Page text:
This is the same thing when cats try to stare at us or look at their owners. They are trying to figure out, learning what we are doing. More importantly, they are looking for that one specific person who always gives them food. They also try to associate this with other circumstances such as the times of day that they are fed and other behaviors that they see from us.
For example, if we feed our cats anytime between 6 and 7 in the morning which also happens to coincide with the alarm on your clock, they’ll learn such cues to mean it’s already mealtime. And if only one person has been giving them their food all this time, they will be a lot closer to that person simply because it is he or show who feed them.
For us, we often interpret this as being affectionate and extremely loyal for a very specific person. In the mind of the cat, however, it doesn’t think about loyalty. As a matter of fact, it doesn’t have any idea as to what loyalty means. What it does understand is that this ‘special person’ is the one who gives it its food. For the cat, this person is nothing more than a very big cat that provides food in pretty much the same way as mother cat feeds its kittens.
Here’s the thing. Cats understand the implications of our actions based on what they see. However, this doesn’t automatically translate to their understanding of what we are to them.
Cats, Socialization, and Love
This brings us to the question, do cats love us or are we the only ones thinking that they do?
Make no mistake; cats are sociable animals, although don’t expect them to be as social as dogs. Canines have existed in packs and they have learned the importance of a highly organized social structure in their survival. Cats, on the other hand, only have their littermates to hang out with as kittens. That is why cat fights are relatively common. It is also for this reason that early cat socialization may be necessary if ever you want your kitty to behave a bit differently from other cats.
Does this mean our cats don’t love us? Love is very subjective. Different folks put different meanings to the word. Most of us will interpret our cat’s behavior of purring and grooming us as their way of showing they love us. But let us also not forget that this behavior has its origins in the mother cat-kitten relationship. They are displaying these behaviors not really because they ‘love’ us, but rather it is what they have observed from their respective mothers. They, therefore, have this belief that such behaviors are a part of being a cat.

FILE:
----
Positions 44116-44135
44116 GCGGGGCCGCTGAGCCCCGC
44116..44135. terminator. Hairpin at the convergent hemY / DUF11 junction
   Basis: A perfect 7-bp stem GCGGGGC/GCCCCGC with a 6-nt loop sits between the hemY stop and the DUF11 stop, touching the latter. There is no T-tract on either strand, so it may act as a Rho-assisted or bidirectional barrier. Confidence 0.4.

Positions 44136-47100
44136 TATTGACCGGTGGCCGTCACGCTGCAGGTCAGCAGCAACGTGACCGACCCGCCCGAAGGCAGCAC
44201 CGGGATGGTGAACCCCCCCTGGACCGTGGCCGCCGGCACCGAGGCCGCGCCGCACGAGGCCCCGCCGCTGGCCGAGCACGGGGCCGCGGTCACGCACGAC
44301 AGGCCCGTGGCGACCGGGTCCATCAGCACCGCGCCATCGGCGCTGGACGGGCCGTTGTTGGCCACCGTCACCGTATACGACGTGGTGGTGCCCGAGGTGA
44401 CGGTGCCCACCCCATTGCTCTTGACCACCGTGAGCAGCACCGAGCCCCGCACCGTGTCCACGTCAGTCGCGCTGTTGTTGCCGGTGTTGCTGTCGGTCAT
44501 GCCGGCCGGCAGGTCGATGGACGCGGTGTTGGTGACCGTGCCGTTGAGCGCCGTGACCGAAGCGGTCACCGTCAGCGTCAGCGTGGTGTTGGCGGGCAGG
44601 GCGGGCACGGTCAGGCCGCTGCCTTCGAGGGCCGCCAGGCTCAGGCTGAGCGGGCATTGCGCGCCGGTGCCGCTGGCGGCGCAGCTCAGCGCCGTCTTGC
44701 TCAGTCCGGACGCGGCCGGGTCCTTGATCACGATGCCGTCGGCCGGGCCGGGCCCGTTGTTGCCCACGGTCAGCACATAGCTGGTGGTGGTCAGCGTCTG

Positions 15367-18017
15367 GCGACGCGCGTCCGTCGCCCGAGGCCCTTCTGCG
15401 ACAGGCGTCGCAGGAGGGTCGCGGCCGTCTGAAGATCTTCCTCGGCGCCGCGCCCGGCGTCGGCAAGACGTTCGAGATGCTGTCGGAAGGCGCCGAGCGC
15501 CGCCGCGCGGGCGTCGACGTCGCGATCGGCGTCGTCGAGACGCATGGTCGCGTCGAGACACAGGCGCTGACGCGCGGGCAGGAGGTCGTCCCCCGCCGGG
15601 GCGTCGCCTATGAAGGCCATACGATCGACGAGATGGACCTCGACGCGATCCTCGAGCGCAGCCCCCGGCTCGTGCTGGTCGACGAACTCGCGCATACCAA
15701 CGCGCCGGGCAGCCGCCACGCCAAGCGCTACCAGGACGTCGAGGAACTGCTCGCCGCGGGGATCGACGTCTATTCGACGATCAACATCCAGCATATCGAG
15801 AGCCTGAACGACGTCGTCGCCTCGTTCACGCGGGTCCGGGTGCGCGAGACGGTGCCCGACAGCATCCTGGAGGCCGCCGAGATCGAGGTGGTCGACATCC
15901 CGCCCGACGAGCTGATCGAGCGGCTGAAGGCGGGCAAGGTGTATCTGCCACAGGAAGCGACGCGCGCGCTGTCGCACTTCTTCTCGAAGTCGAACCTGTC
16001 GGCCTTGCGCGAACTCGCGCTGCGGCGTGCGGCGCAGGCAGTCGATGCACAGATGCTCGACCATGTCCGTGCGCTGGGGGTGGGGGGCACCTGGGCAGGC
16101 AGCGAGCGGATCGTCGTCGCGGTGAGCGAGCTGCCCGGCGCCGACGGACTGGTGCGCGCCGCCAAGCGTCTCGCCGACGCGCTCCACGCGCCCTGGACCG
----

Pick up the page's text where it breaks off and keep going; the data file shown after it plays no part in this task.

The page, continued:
There is also this observation that cats like to lie down near an individual with its back turned to that person. For some folks, they may find it rude. But cat behaviorists say this behavior has something to do with the cat’s acceptance of the person as being safe. They consider themselves both as predator and as prey. They know how predators stalk and pounce on their prey. As such, when they assume the role of prey, cats will usually have their backs turned on a wall or something they know is safe or where a predator will least likely come from. They then face in the direction where the threat (predator) can possibly spring forth.
That being said, if a cat lies in front of you or near you and then turns its back on you, you should rejoice since this cat obviously trusts you enough not to consider you as a threat. It’s one of those very subtle cues that a lot of people, even cat lovers, typically overlook or misinterpret.
What Cats Really Think About Us
Cats think about their owners, too; that’s for sure. However, don’t expect it to be similar to how dogs think of humans in general, and their owners in particular. Cats have a very different set of behaviors that is very difficult to decipher, let alone comprehend. What is known is that the behaviors that we see in cats today can be easily traced back to their earlier experiences as kittens; more specifically, their interactions and relationships with their mothers and littermates.
We still have a long way to go in terms of understanding what cats think of us. What is sufficient for now is that they do think of us, not as humans, but as big mother cats.